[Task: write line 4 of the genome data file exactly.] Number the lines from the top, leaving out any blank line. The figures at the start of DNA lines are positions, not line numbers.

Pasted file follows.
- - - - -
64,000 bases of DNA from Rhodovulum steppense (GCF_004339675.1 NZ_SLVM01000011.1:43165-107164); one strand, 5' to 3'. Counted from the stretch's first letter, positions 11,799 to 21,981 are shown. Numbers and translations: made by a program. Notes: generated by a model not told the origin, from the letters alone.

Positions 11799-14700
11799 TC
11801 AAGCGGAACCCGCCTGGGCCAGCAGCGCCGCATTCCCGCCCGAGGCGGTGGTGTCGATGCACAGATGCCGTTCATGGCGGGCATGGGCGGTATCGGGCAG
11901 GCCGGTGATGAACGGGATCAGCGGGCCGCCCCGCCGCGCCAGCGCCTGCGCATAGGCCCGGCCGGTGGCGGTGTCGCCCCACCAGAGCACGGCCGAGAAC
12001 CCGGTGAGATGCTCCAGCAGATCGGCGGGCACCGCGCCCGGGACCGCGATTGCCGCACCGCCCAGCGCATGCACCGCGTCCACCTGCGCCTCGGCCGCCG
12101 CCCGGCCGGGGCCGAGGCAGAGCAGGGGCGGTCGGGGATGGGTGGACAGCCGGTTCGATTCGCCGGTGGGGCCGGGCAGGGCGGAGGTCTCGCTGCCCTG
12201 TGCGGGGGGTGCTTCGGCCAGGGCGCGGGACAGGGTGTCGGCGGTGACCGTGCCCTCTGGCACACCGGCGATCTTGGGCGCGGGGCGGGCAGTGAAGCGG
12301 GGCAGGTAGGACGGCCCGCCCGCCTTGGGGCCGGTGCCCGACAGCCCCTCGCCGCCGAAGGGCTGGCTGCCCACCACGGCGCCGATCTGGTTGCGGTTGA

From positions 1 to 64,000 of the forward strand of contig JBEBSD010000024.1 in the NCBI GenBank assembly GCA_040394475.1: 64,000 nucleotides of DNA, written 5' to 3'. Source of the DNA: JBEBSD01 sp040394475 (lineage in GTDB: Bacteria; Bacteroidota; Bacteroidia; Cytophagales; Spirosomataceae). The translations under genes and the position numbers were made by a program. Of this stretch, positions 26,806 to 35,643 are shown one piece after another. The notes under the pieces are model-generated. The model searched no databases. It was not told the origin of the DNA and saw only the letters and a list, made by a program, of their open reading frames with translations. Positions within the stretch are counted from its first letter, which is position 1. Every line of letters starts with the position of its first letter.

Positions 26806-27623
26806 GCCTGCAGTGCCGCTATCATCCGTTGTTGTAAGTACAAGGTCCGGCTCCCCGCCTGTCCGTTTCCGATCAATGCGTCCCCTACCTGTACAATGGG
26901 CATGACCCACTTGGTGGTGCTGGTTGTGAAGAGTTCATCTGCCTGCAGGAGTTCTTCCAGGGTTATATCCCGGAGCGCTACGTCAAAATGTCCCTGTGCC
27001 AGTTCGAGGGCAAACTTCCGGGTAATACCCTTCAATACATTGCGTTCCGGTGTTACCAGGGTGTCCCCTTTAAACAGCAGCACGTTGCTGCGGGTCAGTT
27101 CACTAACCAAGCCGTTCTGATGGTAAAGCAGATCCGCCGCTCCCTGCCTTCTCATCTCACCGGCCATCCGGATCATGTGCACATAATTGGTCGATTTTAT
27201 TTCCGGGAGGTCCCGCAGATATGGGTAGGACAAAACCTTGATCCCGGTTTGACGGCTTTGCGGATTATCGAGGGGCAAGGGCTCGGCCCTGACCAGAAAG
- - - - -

11801 AAGCGGAACCCGCCTGGGCCAGCAGCGCCGCATTCCCGCCCGAGGCGGTGGTGTCGATGCACAGATGCCGTTCATGGCGGGCATGGGCGGTATCGGGCAG